People like to think they’re rational creatures. But they’re really not.
The human brain is on auto-pilot most of the time because the conscious part is expensive to operate.
So, in online marketing, it doesn’t make sense to try to appeal to the audience’s rational side. The parts of the brain that are mostly in charge are those responsible for …
… reacting (the part that makes sure we stay alive) and
… feeling (the part that stores memories and remembers what we like or dislike).
Remember that these parts are lazy, impatient, and automatic.
If you want visitors to act, take advantage of the brain’s biases, and remember the following when designing online experiences:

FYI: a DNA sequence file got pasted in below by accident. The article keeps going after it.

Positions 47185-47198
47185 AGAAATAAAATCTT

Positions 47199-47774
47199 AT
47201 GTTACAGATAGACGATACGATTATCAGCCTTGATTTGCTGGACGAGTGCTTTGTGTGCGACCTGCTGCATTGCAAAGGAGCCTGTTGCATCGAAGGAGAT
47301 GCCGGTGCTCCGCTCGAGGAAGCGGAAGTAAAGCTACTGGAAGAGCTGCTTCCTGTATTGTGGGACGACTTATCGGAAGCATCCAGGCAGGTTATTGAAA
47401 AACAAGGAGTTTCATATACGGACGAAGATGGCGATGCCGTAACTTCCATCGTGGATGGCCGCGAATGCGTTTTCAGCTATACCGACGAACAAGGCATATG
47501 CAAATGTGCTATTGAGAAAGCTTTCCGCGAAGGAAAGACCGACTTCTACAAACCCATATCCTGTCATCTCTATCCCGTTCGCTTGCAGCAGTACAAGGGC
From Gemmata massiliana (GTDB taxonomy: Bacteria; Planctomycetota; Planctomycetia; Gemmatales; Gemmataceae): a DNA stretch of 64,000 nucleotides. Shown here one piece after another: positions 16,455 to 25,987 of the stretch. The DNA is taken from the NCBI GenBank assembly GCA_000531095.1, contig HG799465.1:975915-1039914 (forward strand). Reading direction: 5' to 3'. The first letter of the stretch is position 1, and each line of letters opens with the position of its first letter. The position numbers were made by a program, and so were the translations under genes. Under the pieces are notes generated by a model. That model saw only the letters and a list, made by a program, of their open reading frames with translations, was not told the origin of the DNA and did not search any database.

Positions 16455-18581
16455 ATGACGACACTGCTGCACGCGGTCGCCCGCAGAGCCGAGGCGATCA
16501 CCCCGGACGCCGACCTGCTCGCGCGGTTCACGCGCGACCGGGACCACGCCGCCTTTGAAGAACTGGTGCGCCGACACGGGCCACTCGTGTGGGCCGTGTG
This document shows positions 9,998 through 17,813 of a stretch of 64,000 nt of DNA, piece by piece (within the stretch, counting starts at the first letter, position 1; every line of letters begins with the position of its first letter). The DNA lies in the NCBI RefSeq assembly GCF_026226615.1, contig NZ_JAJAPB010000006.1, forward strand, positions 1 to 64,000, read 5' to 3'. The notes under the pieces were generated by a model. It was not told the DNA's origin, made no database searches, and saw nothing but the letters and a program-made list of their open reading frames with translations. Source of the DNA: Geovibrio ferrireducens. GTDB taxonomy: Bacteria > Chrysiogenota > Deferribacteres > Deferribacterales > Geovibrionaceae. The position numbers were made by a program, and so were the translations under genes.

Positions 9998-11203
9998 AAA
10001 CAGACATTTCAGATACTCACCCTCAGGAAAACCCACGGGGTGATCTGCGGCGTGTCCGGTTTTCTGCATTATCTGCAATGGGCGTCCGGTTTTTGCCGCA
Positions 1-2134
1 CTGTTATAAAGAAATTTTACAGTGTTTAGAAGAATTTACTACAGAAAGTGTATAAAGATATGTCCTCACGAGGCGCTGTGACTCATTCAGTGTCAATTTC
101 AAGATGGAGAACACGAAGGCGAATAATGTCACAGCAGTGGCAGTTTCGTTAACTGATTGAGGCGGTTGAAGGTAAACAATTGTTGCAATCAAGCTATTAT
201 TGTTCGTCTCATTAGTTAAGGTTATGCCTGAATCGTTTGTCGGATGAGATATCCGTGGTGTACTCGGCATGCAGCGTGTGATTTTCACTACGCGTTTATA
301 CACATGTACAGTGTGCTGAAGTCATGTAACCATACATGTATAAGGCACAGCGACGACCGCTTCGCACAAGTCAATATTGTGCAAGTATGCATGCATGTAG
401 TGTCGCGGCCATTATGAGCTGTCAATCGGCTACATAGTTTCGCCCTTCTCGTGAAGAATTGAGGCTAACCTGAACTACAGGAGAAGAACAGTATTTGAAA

1. The brain likes simple choices
The brain wants choices to be easy. Too much choice will overwhelm the brain and result in the customer putting off making the decision.
What it means for online marketers:
Present users with a number of simple choices. Scrolling is only convenient if it’s quick visual scanning of physical items that are substantially different visually When appropriate, guide users with wizards. Instead of overwhelming users with dozens of choices, ask them a few questions to lead them to what they’re looking for When designing the Information Architecture for catalog navigation, remember that it’s better to have more easy clicks than a few difficult clicks, so go deep and narrow, not shallow and wide Make choices visually obvious. Make it immediately clear how one option is different from others